Preset Systems: Why Wedding Photography Is the Exception

Preset Systems: Why Wedding Photography Is the Exception

Depending who your friends are, you either love or hate Lightroom preset systems like VSCO Film, Mastin Labs, or the ever-so aged RAD Labs. The argument on one side of the fence is that everything becomes cookie cutter and lacks unique emotion. The other group of people say that it brings consistency and speed to an otherwise long-winded project. I’m primarily a wedding photographer so I understand both sides of this very reasonable argument. I’ve always hated trying to understand preset systems. I mean, since when is a preset supposed to be harder to get right than doing it all yourself?

Why I Use a Preset System

Consistency is important when culling through and editing 1,200–1,500 images. Wedding clients typically have a “look” they’re going for and the companies putting out all of the major presets are very much so in that same range of style. Plus, culling and editing that many images from a wedding is a nightmare if you’re trying to finish other weddings by the promised deadline. All of this being said, I still take an hour or two to tweak my preset for that particular wedding to get the look I'm going for.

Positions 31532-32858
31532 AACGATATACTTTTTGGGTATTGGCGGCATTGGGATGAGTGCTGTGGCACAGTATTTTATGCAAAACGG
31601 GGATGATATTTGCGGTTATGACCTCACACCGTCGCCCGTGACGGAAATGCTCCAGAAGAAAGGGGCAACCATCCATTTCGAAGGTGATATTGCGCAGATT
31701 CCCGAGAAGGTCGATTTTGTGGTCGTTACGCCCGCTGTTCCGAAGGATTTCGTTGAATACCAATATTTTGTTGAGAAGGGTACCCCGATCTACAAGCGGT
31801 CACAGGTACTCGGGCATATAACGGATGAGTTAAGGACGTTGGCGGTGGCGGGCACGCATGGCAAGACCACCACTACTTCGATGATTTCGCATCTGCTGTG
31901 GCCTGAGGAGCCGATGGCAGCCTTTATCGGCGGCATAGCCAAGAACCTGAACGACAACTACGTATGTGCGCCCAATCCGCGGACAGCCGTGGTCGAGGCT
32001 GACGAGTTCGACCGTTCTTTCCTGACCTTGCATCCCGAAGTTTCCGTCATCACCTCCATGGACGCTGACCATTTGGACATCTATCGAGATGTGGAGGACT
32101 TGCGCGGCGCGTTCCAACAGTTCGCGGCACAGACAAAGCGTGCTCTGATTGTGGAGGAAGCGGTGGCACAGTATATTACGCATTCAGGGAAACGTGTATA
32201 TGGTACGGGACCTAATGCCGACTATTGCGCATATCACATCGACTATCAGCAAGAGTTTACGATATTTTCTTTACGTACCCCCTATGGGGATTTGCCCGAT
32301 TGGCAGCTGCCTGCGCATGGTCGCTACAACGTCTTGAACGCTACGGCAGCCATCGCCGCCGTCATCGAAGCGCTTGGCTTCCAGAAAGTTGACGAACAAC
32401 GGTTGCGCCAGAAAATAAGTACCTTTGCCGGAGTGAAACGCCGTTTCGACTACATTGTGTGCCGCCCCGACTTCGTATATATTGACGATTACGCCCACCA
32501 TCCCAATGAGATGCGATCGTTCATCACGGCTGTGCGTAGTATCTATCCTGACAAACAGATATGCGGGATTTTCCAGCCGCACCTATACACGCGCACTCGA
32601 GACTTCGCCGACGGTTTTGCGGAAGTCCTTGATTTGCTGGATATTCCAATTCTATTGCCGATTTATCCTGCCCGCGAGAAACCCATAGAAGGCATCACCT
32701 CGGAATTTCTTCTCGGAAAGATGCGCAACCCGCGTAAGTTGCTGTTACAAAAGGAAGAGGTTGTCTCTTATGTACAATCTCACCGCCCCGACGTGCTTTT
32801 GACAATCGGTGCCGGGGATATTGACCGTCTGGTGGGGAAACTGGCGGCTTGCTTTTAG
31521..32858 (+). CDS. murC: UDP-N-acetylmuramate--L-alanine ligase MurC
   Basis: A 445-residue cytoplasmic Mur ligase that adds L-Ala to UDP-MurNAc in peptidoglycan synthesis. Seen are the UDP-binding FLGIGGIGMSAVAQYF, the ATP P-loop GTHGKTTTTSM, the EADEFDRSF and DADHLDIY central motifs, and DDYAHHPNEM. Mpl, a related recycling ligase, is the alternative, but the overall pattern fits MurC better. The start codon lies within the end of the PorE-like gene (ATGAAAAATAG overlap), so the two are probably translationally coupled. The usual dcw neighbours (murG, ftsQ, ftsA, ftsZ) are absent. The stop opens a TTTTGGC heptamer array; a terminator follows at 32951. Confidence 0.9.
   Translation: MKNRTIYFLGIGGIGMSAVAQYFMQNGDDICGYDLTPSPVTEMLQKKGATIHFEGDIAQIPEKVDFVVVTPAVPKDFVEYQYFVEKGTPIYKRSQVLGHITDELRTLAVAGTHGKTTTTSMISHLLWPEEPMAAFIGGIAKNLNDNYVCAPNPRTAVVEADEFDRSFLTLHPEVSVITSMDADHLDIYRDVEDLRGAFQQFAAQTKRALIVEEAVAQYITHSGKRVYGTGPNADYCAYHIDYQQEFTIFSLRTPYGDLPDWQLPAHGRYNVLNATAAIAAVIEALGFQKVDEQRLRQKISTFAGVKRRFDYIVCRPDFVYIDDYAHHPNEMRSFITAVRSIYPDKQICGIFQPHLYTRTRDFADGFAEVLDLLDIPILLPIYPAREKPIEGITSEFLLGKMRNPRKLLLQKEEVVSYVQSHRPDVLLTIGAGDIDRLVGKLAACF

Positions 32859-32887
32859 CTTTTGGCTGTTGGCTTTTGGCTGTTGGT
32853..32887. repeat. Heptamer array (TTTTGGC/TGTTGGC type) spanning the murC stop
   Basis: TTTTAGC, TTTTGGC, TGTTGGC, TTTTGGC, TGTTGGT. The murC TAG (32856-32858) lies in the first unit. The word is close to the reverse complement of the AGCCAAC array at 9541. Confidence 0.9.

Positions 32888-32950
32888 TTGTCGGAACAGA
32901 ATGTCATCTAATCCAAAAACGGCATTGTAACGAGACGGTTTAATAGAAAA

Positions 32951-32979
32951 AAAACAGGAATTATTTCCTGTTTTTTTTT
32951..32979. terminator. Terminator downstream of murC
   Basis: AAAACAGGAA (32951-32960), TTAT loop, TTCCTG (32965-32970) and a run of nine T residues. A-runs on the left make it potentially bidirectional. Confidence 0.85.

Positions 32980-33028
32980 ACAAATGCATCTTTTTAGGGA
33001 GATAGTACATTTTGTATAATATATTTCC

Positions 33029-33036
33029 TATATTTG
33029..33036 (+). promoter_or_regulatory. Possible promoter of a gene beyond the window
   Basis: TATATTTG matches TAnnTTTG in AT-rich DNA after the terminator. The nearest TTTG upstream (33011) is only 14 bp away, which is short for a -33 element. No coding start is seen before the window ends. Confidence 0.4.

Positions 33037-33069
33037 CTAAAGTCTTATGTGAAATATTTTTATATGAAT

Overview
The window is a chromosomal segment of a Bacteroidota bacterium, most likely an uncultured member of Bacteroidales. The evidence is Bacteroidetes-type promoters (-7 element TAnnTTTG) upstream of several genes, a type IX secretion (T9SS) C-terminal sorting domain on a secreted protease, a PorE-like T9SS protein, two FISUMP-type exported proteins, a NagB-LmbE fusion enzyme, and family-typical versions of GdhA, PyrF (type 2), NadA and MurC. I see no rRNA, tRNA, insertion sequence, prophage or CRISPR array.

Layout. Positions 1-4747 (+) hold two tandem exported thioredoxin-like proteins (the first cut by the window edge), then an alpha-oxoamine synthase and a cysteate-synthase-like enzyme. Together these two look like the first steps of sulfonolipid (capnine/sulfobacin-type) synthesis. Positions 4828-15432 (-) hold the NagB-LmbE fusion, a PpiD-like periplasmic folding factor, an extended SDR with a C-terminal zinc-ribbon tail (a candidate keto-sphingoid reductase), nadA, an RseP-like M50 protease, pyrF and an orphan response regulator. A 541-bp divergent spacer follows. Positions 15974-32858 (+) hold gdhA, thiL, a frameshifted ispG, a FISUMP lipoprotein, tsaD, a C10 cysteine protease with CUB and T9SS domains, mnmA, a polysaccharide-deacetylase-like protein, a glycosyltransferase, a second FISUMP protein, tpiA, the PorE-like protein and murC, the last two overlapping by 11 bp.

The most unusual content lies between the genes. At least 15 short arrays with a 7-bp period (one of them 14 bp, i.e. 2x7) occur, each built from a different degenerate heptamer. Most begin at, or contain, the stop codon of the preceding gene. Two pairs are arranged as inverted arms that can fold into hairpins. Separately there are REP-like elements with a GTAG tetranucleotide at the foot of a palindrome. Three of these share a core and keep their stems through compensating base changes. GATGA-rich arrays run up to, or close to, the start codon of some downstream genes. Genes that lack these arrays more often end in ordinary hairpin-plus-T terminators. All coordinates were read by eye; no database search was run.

The Right Preset System Is Important

As much as I like my preset system, I do understand that it’s not a “fix all.” It’s taken me quite some time to find one that suites my needs and style. Not all of them are created equally and your shooting style has everything to do with it. I personally am not a giant fan of VSCO or Mastin, but some photographers make them look phenomenal. I personally like LXCN from Tribe Archipelago. So much, that I use LXCN 04 (with some edits of my own) for every wedding I shoot at this time.

Know Your Target Client

If the clients you want are fashion models or art directors, preset systems most likely won’t really do what you want. If your target audience is an engaged woman between the ages of 19-35, it’s worth looking into.

Do you hate presets? Love them? Which ones work for you?

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13 Comments

I guess you could say I hate them. I've never found any that I really like the way they look. For family and child portraits, I have my own preset that is "my style" that is applied in import and I then make minor adjustments from that.

Zakk Miller's picture

No harm in that! I felt the same way for a long time. For me and my primary jobs, it ends up making the most sense. It's not just geared to this look though. Making your own preset system is another way to save time in your workflow.

like you, I have my personal preset, I make minor adjustments from that for each images

Pat Black's picture

I am a big fan of the SLR lounge preset system too, its very fast and its good, damn good

Motti Bembaron's picture

I have literally thousands of presets. I used to search the internet for any presets I could get. Unfortunately, they all proved to be useless. I bought presets once and it was the last time I ever did. It was over $80 and most of them were simple split toning.